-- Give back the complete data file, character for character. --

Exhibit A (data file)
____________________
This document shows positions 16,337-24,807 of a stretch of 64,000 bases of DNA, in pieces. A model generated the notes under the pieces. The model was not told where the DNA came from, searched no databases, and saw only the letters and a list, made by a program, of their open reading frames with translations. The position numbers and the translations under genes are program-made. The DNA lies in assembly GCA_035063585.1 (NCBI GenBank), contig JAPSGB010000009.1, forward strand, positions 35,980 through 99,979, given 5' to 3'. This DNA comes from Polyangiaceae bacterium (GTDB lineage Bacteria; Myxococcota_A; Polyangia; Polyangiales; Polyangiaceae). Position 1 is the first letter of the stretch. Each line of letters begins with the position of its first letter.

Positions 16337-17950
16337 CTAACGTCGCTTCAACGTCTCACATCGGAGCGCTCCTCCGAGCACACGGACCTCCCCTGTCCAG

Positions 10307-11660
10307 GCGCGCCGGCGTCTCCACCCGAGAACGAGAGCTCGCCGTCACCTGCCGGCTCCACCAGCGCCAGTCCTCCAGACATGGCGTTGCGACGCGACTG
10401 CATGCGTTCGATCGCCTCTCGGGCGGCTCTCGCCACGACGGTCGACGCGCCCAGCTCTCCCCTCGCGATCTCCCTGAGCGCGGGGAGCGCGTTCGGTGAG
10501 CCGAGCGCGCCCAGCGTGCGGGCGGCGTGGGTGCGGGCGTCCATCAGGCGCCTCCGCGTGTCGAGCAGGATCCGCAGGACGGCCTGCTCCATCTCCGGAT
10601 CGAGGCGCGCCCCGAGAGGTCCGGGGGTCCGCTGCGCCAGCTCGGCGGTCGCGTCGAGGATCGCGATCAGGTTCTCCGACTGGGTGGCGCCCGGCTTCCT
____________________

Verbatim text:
This document shows positions 16,337-24,807 of a stretch of 64,000 bases of DNA, in pieces. A model generated the notes under the pieces. The model was not told where the DNA came from, searched no databases, and saw only the letters and a list, made by a program, of their open reading frames with translations. The position numbers and the translations under genes are program-made. The DNA lies in assembly GCA_035063585.1 (NCBI GenBank), contig JAPSGB010000009.1, forward strand, positions 35,980 through 99,979, given 5' to 3'. This DNA comes from Polyangiaceae bacterium (GTDB lineage Bacteria; Myxococcota_A; Polyangia; Polyangiales; Polyangiaceae). Position 1 is the first letter of the stretch. Each line of letters begins with the position of its first letter.

Positions 16337-17950
16337 CTAACGTCGCTTCAACGTCTCACATCGGAGCGCTCCTCCGAGCACACGGACCTCCCCTGTCCAG

Positions 10307-11660
10307 GCGCGCCGGCGTCTCCACCCGAGAACGAGAGCTCGCCGTCACCTGCCGGCTCCACCAGCGCCAGTCCTCCAGACATGGCGTTGCGACGCGACTG
10401 CATGCGTTCGATCGCCTCTCGGGCGGCTCTCGCCACGACGGTCGACGCGCCCAGCTCTCCCCTCGCGATCTCCCTGAGCGCGGGGAGCGCGTTCGGTGAG
10501 CCGAGCGCGCCCAGCGTGCGGGCGGCGTGGGTGCGGGCGTCCATCAGGCGCCTCCGCGTGTCGAGCAGGATCCGCAGGACGGCCTGCTCCATCTCCGGAT
10601 CGAGGCGCGCCCCGAGAGGTCCGGGGGTCCGCTGCGCCAGCTCGGCGGTCGCGTCGAGGATCGCGATCAGGTTCTCCGACTGGGTGGCGCCCGGCTTCCT